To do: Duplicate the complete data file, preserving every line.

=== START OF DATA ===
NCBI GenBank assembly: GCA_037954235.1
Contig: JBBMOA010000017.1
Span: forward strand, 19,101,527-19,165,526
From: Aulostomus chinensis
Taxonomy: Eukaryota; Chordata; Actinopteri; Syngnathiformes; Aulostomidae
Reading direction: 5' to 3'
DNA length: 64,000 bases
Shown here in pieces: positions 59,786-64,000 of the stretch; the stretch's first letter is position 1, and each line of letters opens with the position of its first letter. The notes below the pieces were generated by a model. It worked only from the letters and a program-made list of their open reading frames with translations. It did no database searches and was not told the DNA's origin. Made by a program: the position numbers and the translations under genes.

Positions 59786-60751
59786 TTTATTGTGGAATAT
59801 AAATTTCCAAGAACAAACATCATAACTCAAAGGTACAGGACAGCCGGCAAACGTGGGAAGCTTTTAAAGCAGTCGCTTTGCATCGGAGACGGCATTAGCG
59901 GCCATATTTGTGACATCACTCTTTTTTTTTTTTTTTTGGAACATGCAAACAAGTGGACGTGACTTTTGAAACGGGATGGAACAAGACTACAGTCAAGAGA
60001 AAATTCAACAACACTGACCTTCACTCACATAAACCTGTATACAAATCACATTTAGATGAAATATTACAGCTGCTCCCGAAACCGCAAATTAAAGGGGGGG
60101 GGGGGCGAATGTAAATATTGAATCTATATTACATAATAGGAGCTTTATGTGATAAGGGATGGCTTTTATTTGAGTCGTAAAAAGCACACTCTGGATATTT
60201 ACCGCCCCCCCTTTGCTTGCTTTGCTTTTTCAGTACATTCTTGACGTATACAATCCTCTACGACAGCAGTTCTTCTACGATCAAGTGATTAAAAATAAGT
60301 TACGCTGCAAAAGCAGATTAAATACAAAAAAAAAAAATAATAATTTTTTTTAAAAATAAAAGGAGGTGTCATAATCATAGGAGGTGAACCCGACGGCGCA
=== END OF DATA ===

NCBI GenBank assembly: GCA_037954235.1
Contig: JBBMOA010000017.1
Span: forward strand, 19,101,527-19,165,526
From: Aulostomus chinensis
Taxonomy: Eukaryota; Chordata; Actinopteri; Syngnathiformes; Aulostomidae
Reading direction: 5' to 3'
DNA length: 64,000 bases
Shown here in pieces: positions 59,786-64,000 of the stretch; the stretch's first letter is position 1, and each line of letters opens with the position of its first letter. The notes below the pieces were generated by a model. It worked only from the letters and a program-made list of their open reading frames with translations. It did no database searches and was not told the DNA's origin. Made by a program: the position numbers and the translations under genes.

Positions 59786-60751
59786 TTTATTGTGGAATAT
59801 AAATTTCCAAGAACAAACATCATAACTCAAAGGTACAGGACAGCCGGCAAACGTGGGAAGCTTTTAAAGCAGTCGCTTTGCATCGGAGACGGCATTAGCG
59901 GCCATATTTGTGACATCACTCTTTTTTTTTTTTTTTTGGAACATGCAAACAAGTGGACGTGACTTTTGAAACGGGATGGAACAAGACTACAGTCAAGAGA
60001 AAATTCAACAACACTGACCTTCACTCACATAAACCTGTATACAAATCACATTTAGATGAAATATTACAGCTGCTCCCGAAACCGCAAATTAAAGGGGGGG
60101 GGGGGCGAATGTAAATATTGAATCTATATTACATAATAGGAGCTTTATGTGATAAGGGATGGCTTTTATTTGAGTCGTAAAAAGCACACTCTGGATATTT
60201 ACCGCCCCCCCTTTGCTTGCTTTGCTTTTTCAGTACATTCTTGACGTATACAATCCTCTACGACAGCAGTTCTTCTACGATCAAGTGATTAAAAATAAGT
60301 TACGCTGCAAAAGCAGATTAAATACAAAAAAAAAAAATAATAATTTTTTTTAAAAATAAAAGGAGGTGTCATAATCATAGGAGGTGAACCCGACGGCGCA